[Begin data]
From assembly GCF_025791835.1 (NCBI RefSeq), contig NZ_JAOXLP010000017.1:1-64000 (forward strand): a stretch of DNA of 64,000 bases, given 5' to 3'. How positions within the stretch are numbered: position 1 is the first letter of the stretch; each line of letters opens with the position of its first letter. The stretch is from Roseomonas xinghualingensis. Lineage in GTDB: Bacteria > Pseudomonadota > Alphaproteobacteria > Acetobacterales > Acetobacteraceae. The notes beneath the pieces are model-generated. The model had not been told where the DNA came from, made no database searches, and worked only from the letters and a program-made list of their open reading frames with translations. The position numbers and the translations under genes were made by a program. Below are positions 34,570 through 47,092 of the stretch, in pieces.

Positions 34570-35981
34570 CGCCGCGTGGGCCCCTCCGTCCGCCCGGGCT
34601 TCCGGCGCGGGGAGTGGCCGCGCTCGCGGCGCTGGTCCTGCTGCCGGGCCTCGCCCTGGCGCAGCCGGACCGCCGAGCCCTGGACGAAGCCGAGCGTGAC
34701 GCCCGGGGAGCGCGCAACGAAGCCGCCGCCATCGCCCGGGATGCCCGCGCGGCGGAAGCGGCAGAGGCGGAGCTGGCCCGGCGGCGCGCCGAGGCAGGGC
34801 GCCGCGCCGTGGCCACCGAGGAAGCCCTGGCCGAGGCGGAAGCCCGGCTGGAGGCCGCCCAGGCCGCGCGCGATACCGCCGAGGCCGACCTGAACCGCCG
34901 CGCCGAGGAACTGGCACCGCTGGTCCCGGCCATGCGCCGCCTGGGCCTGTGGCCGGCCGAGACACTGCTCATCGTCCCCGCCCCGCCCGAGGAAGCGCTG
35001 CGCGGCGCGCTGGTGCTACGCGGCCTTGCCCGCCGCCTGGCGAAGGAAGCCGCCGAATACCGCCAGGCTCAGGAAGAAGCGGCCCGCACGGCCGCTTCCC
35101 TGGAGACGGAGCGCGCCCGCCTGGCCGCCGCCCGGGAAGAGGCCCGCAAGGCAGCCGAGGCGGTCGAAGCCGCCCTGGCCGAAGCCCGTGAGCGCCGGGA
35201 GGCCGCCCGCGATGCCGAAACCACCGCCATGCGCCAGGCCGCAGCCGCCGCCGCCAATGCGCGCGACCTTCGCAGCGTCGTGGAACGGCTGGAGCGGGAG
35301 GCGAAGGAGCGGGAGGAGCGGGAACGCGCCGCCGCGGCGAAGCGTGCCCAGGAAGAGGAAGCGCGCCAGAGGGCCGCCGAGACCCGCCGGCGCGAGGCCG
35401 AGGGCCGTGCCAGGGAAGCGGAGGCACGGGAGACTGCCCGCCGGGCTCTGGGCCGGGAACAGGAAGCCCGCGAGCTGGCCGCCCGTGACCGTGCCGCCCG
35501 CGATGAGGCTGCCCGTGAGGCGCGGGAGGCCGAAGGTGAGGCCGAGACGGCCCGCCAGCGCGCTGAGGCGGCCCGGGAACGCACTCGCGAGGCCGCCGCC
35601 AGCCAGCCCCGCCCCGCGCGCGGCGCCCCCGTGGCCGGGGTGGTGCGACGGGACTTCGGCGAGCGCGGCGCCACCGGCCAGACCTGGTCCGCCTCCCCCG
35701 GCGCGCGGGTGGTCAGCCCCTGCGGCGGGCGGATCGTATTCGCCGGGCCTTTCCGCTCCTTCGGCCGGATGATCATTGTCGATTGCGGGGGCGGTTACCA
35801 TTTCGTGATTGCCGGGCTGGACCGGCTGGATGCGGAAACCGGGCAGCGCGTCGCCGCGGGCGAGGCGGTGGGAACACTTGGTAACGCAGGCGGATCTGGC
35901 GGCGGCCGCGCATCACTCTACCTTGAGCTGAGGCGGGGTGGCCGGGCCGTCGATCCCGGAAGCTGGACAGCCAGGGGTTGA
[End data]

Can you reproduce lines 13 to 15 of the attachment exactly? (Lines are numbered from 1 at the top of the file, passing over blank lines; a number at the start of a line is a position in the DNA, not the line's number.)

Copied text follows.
35501 CGATGAGGCTGCCCGTGAGGCGCGGGAGGCCGAAGGTGAGGCCGAGACGGCCCGCCAGCGCGCTGAGGCGGCCCGGGAACGCACTCGCGAGGCCGCCGCC
35601 AGCCAGCCCCGCCCCGCGCGCGGCGCCCCCGTGGCCGGGGTGGTGCGACGGGACTTCGGCGAGCGCGGCGCCACCGGCCAGACCTGGTCCGCCTCCCCCG
35701 GCGCGCGGGTGGTCAGCCCCTGCGGCGGGCGGATCGTATTCGCCGGGCCTTTCCGCTCCTTCGGCCGGATGATCATTGTCGATTGCGGGGGCGGTTACCA